Technology vs. humans: who wins?


Tim Robberts

Cell phone addiction

Caitlin Isaac, Staff Writer

It’s a problem everyone on the planet ignores, a worldwide problem that not one person wants to admit because they are so addicted to the constant stimulation that is a cell phone.

I remember growing up in the user-generated-content era. This is where I created a Myspace page and spent multiple hours chatting with my friends on MSN. At this time I was a whopping 11 years old. My parents allowed me five hours a day on the computer, and two to three hours watching television, which created the gateway to an everlasting urge for attention and content stimulation.

Soon after this stage of innovation, I was handed my first cell phone. Being a preteen in such a world where you could hide from your parents and talk to whoever you wanted about anything you wanted also exposed me to the dangers of the new media technology.

Flash forward to Facebook.

I’m well aware that not every teen growing up experienced bullying, but for someone who did, Facebook was a nightmare. The children in my generation were now skilled at hiding and maneuvering around the Internet. For a victim of bullying, Facebook allowed attackers to come from all sorts of shadows of cyberspace like emails, tagged photos, shared content to numerous cities, and misinterpreted information. The misconstrued idea that my life was this technology, a place where I could run but could not hide, made bullying very easy, and the goal to hurt me was even more effective in the virtual world.

When smart phones found their way into the hands of millions, the addiction became stronger, and the virtual world became even more relevant. The digital natives of my generation now had the virtual world at their fingertips. A computer that they had grown up with now fit in the palm of their hands. Growing up with technology innovation, I imagine, is a lot like when my grandma grew up smoking cigarettes. She didn’t know at 14 the one thing she loved was the one thing that will kill her in the end, but even when she and many others learned that with the buzz came a death sentence, it was too late, for the addiction had already made itself at home in the minds of the naive.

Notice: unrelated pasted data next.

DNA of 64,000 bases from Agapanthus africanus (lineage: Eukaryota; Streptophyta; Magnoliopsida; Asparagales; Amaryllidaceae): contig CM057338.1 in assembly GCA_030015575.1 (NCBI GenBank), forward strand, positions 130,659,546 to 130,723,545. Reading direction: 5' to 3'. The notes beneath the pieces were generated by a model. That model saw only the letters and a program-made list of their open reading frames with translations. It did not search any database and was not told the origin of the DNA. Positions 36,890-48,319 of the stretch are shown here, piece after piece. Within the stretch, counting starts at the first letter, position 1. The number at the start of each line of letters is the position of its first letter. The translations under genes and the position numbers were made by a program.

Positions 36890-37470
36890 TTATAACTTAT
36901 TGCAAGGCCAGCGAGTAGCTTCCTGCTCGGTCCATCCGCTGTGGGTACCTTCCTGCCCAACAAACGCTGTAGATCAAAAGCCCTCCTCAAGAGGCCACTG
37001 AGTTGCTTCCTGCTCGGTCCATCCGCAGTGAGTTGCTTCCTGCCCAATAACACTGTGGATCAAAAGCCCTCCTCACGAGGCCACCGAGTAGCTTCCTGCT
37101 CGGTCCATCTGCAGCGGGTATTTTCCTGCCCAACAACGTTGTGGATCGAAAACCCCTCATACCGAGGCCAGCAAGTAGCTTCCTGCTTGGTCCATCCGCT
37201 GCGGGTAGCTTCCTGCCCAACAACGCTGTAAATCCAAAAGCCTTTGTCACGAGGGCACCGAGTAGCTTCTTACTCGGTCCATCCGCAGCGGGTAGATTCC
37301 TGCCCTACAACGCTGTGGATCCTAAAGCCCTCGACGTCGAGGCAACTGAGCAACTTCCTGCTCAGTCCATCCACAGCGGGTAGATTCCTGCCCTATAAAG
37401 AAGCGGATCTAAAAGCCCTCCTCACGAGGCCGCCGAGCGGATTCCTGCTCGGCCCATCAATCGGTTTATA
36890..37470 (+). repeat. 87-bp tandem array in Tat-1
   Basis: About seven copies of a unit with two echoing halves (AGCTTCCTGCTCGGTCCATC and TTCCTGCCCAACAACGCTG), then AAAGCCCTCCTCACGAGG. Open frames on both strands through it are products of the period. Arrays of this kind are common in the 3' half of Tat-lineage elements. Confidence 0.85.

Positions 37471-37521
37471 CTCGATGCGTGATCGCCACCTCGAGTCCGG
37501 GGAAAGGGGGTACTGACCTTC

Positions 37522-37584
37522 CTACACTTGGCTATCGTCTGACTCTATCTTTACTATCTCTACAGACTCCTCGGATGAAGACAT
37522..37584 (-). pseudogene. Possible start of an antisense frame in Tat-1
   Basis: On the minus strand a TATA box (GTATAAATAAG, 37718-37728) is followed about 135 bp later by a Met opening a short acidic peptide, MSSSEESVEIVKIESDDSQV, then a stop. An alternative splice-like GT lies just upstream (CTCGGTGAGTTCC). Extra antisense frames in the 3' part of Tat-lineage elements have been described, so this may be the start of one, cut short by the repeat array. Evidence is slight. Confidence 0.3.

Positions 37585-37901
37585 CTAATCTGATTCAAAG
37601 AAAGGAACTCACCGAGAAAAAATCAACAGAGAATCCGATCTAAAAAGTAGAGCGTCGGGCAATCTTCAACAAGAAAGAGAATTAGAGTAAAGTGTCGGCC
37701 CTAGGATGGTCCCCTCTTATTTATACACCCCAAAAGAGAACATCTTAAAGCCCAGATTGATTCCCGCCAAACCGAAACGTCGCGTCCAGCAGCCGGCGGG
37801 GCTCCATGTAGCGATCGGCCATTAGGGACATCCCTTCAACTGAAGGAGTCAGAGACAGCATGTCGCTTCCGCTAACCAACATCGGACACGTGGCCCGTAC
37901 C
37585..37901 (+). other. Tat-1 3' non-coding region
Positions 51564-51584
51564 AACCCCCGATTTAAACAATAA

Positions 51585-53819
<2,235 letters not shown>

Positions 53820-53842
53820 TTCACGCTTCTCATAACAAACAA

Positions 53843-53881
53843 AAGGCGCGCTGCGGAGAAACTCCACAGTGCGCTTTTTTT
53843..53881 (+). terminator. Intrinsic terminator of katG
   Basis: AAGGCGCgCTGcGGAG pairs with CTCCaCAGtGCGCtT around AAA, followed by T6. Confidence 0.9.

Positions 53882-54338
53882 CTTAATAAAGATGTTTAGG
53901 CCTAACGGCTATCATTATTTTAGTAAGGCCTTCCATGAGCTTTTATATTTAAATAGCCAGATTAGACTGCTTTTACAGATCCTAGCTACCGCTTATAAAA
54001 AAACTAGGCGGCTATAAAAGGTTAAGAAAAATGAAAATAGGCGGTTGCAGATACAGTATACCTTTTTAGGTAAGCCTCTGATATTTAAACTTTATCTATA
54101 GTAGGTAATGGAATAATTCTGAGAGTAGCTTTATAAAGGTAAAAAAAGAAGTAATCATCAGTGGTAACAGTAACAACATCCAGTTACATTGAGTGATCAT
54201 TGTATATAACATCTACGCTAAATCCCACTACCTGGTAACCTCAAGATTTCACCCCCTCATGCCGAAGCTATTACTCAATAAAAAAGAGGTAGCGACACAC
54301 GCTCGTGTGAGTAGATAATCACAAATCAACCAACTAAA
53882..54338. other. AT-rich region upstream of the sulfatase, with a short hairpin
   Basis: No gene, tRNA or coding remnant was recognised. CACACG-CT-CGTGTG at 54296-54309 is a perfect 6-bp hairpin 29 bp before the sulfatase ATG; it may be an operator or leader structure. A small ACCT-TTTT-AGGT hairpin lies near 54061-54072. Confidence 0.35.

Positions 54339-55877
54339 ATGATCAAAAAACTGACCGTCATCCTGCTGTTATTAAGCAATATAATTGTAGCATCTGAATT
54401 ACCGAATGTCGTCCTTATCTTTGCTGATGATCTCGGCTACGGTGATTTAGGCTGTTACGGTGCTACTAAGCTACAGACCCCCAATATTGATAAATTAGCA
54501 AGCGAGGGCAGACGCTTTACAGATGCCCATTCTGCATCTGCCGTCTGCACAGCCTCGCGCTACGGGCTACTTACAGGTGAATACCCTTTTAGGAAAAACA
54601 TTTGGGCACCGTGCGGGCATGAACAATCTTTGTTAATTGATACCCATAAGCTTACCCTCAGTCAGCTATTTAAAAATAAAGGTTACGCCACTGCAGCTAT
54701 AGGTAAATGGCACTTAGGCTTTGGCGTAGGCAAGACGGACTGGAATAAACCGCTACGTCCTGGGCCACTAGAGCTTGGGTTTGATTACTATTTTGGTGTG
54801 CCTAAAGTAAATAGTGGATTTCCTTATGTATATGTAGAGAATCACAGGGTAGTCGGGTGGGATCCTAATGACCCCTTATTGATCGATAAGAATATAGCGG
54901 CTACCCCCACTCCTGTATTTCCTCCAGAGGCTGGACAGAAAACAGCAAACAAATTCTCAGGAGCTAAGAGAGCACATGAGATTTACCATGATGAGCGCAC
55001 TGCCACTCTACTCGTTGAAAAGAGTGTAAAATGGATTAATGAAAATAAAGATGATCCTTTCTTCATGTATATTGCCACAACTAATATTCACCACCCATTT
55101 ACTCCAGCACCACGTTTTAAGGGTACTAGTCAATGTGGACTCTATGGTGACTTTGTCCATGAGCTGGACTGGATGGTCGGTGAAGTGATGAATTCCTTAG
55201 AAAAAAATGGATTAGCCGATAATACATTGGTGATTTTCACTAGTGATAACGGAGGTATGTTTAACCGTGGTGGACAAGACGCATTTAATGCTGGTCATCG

Like a cigarette, a cell phone calms us when we’re stressed or entertains us when we’re bored. Cell phones fulfill our feelings of loneliness when we have never been more alone in our lives. They distract us from the ones we love at dinner, the fun times we could be having with our friends at a party, and even the love we have for our children or pets.

We are starting this new generation of naive innocence with a cell phone in their face.

And for what?

To show everyone how cute and wonderful they are out of our own selfishness? To receive reassurance with likes and shares? I can’t imagine the life they will have. Growing up, bullying will not be a thing of the past. Bullying online will become an overwhelming part of their virtual reality. It will be all too real, because they have been exposed to it since their birth.

With a Catholic’s point of view, one could say that God’s greatest gift to us as people is life, to live the life we want and to live in the reality he has given us.

It is also believed that the devil works in ways to trick people into distracting them away from God’s purpose and goodness. Therefore, the problem and solution seem very clear to me. Cell phones distract us from reality and quality time with our loved ones. Cell phones have exposed us to society in a way where our lives are our profiles, pictures, and emails. The time we spend at dinner with our family is a time where our heads are down, not for prayer, but for fake social interactions with people we don’t even know on a real face-to-face relationship.

The religious family I remember having is now an addict of social media stimulation. As I look up at the plain faces of my family members, I turn my head to the other families in the restaurant—all the same.

I look at the servers at work and see them pulling a drawer open to get their fix of stimulation, even if it is only for a few seconds.

As the human race, we are ignoring this worldwide problem.

This is not what we are intended for. We are social creatures, and now we are living day to day distracted by a tiny screen in our hands.

It’s not our fault we were raised on new media technology and smart phones, but it is our choice whether we let them continue to destroy our perception of reality.

The human race is bowing down to technology when we are underestimating ourselves.

Together we have the power to make a change and live together with the true reality we were given.